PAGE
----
East Providence, Churchill & Banks break ground on $120M East Point project

Updated at 4:35 p.m. on Nov. 15, 2022

NOBLE DEVELOPMENT LLC and East Providence are moving ahead with plans to redevelop a 27-acre site at 300 Bourne Ave. into a 392-unit residential development on the waterfront after Noble Development bought the property for $4 million. / COURTESY CITY OF EAST PROVIDENCE

EAST PROVIDENCE – Churchill & Banks Co. subsidiary Noble Development LLC, along with city officials, recently broke ground on the construction of a $120 million, 392-unit waterfront residential development at the former site of Washburn Wire and the Ocean State Steel Co.

The 27-acre site at 300 Bourne Ave. is a polluted brownfield site that was left in “environmental ruins” when it was placed in a court-ordered receivership amid a legal dispute between the city and former owners GeoNova Development Co. in 2009, according to a statement from the office of Mayor Roberto DaSilva.

A special master’s deed filed in late October with the city clerk shows that Noble Development paid $4 million for the land.

Special Master Mark Russo, attorney from law firm Ferrucci Russo Dorsey PC, was appointed by R.I. Superior Court to oversee the sale of the property.

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“This went through a number of twists and turns to get to this point,” said Russo, who credited the mayor for supporting the process.

Noble Development now plans to develop the site, which was remediated by the city, into 392 single- and multifamily housing units, including 39 age-restricted affordable homes,  which are being developed for LGBTQ+ older adults and their allies by Aldersbridge Communities in partnership with ONE Neighborhood Builders as the very first community of its kind in Rhode Island.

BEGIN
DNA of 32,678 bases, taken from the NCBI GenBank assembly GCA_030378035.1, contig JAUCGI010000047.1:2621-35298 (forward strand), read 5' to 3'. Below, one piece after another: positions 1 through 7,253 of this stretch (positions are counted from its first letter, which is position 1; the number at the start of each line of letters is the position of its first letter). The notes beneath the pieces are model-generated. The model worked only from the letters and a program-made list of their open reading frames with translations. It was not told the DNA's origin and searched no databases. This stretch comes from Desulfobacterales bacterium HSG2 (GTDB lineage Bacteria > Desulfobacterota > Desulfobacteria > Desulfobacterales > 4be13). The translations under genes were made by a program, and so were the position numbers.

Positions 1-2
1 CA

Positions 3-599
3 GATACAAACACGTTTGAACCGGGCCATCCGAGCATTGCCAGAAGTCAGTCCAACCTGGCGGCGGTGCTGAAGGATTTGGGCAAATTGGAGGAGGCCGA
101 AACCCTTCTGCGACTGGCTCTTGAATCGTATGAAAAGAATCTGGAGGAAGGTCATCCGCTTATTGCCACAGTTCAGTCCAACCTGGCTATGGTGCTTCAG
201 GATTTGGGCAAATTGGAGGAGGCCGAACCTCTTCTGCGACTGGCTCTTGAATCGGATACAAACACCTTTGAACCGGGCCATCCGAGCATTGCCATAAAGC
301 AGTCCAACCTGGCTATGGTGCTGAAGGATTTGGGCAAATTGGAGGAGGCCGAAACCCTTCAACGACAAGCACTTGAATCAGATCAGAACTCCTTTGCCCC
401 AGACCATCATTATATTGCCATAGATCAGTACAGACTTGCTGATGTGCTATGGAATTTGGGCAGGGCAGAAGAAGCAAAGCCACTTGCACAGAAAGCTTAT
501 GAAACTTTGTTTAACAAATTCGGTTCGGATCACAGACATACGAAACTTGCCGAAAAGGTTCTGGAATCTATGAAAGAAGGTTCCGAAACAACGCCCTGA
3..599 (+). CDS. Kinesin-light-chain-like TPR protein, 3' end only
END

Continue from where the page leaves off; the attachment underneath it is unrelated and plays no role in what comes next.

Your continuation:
With a groundbreaking celebrated recently at the site, construction is expected to last for several years, starting with what’s known as the Seekonk River parcel during phase 1, before a phase 2 is planned to start in about two years at the Omega Pond parcel, according to the East Providence Waterfront Commission.

“This is a big win for our city,” DaSilva said. “This development will help retain and attract residents to our community, which will strengthen our local economy.”

Noble Development, which is led by Richard Baccari II, of Churchill & Banks, is working with Northeast Engineers on civil design, Union Studios on architectural design and Kevin Alverson on landscape design.

“Thousands of homes need to be built in Rhode Island to keep pace with the demand,” Baccari said. “The reuse and repurpose of vacant, industrial land for residential development is smart growth policy that will help Rhode Island’s future.”

DaSilva’s office said the former industrial area will feature 6 acres of public access to the waterfront, providing an accessible kayak launch and public access along Omega Pond and the Seekonk River, as part of the Urban Coastal Greenway.

“It has been a long road to arrive at this point today,” said William Fazioli, chairperson of the East Providence Waterfront Commission, a quasi-public organization formed in 2004 to facilitate the redevelopment of the waterfront. “Fortunately, we have city leaders and development partners who share this approach and who know how to transform potential into reality.”

DaSilva said the $4 million deal freed up $1.6 million in Community Development Block Grant funds that the city was planning to spend at the site.

(UPDATE adds further information about the 39 age-restricted affordable homes in the sixth paragraph.) 

Marc Larocque is a PBN contributing writer. 

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